Summary: Do you ever feel like life is flying by, out of control? You want to get off, but it is like a merry-go-round that is moving too fast. Jumping off can hurt more than staying on! So you just hold on and keep flying. I think we have that problem year rou
Do you ever feel like life is flying by, out of control? You want to get off, but it is like a merry-go-round that is moving too fast. Jumping off can hurt more than staying on! So you just hold on and keep flying. I think we have that problem year round now, but it is at its worst at Christmas time. But what can we do about it? Many of us would like to stop, or at least pause briefly, but we can’t.
I was talking to another preacher about this sermon. He called on his way home from work last Monday and we talked about this sermon. Skip rush, find rest. The first question was, “how do you do that.” My friend said, “probably the only way to do that is to ignore Christmas altogether.” And that is true, but since that isn’t realistic, we thought we had better look to something else.
So that got me thinking, maybe we just need to find pockets of rest. But where do we find rest in the midst of rush? As strange as this may sound, all of that got me thinking about birth, which obviously is a part of Christmas, but it got me thinking about what has happened with birth in our time. To explain, let me tell you a story.
I remember when I first found out that Marilyn was pregnant. I thought, okay, we have 9 months to prepare for this. But I never dreamed how much went into that 9 months. We were living in a 2-bedroom apartment and we had to turn our guest bedroom into a nursery. Marilyn had a special cradle that had been in her family for years that she wanted to have. You buy bassinets and car seats and clothes. People give you gifts and ask questions that are way too personal. I don’t know why a pregnancy empowers them to do that, but it does. But that is not all. You go to these birthing classes. They were Lamaze classes back then, but I understand they have come up with a better idea now. You go to these classes and they teach you how to breathe and how to focus. I listened carefully because it was my first time and because my dad had delivered my middle brother at home. It happened so fast with my mom that she couldn’t make it to the hospital. Now I know that was not something that would effect Marilyn, but since we lived 60 miles from the hospital, the possibility went through my mind. I could just see myself stopping on the back roads on the way to the hospital and delivering my son. That might sound touching to you, but it wasn’t a pleasant thought to me!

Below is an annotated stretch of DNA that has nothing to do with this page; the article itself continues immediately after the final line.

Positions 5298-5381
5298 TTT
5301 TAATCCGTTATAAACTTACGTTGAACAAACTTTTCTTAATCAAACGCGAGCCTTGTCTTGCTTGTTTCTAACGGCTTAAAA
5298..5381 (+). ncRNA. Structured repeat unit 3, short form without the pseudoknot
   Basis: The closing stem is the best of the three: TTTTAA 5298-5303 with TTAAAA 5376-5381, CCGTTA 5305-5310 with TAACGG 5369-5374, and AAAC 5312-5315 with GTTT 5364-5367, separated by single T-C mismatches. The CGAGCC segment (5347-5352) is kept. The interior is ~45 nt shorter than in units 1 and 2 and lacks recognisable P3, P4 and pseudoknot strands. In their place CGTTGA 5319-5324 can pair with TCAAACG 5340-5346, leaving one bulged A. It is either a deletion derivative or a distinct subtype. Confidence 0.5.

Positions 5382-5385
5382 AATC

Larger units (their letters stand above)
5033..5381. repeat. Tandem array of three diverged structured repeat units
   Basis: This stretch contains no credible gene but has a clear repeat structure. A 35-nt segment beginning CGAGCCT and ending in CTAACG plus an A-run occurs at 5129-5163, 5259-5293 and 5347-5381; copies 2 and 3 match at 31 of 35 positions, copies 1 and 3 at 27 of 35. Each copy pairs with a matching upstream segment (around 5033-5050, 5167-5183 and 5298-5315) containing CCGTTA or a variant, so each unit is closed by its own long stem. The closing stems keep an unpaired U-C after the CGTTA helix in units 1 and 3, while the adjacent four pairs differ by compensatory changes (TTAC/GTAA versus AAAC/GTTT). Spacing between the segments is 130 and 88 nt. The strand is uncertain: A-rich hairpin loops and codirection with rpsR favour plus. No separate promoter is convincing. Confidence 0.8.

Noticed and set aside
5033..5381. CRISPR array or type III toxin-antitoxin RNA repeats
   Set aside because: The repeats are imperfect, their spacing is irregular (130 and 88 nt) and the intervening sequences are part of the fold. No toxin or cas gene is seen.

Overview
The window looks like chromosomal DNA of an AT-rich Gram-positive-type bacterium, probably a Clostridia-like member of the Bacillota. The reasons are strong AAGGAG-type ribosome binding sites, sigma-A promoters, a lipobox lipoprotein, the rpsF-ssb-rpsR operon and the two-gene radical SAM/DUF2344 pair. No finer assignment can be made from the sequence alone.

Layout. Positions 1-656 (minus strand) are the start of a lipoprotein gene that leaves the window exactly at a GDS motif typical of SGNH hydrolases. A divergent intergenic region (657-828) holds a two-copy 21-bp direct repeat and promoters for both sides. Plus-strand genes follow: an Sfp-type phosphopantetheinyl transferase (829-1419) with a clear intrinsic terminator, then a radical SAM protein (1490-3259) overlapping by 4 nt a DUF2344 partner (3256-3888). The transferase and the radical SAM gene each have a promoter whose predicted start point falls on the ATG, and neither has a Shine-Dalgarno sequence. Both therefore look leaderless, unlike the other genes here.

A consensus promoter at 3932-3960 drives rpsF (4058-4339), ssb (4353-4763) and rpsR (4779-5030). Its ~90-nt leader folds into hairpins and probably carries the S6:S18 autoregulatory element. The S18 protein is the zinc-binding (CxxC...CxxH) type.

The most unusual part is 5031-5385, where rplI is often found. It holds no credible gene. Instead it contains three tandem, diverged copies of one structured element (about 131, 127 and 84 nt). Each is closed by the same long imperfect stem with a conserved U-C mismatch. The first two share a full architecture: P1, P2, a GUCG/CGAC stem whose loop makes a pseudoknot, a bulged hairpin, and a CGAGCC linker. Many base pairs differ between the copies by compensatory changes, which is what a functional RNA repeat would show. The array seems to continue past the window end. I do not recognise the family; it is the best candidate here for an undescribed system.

During that time we made a lot of trips between Caldwell and Zanesville. There was a lot of anticipation and I wouldn’t call those 9 months restful.
To call it a rush would be a much more accurate description. It looked calm compared to Taylor and Trent’s birth, but I didn’t know any better at the time.
So the day finally came. I was doing a premarital counseling session in our apartment and when they left Marilyn said, “I think we are going to have a baby tonight.” We headed off to the hospital and Jordan was born the next morning on his due date. And it seemed like for the first time in 9 months, we were able to rest … temporarily! Soon you were back home and right back into the rush. Life would never be the same again!
One thing I noticed is that you are only in the hospital for two days, and that is not even two full days. If you deliver on a Tuesday night, you are probably going to get discharged on Thursday morning.
To be honest with you, I don’t think that is enough. They used to do 5 days, but insurance companies stepped in and they have cut it back to 2 unless it is a C-section. Now I know that most women want to go home soon, but it seems to me that the rest you get there is needed.
I told you that story because I think the same thing has happened with Christmas. You really can’t get away from the rush, that is part of it and has been for years. In fact, some must enjoy that because so many go shopping the day after Thanksgiving knowing that it is going to be a rush.
But there was a time when you got to Christmas and it all slowed down. You would have the week between Christmas and New Year’s sort of as the holiday. It is not that you didn’t work during that time, but things slowed down significantly. But like those hospital stays it has been shortened because things are planned in between. Part of that is our society. Since miles separate families, you find yourself traveling from one relative to another during that time. We are in that boat too, but we have always made sure to wait until the day after Christmas to start to travel. That makes us miss the first day of school after the holidays, but we think it is worth it. We traveled on Christmas day once before the boys were born, but we decided that wasn’t a good idea.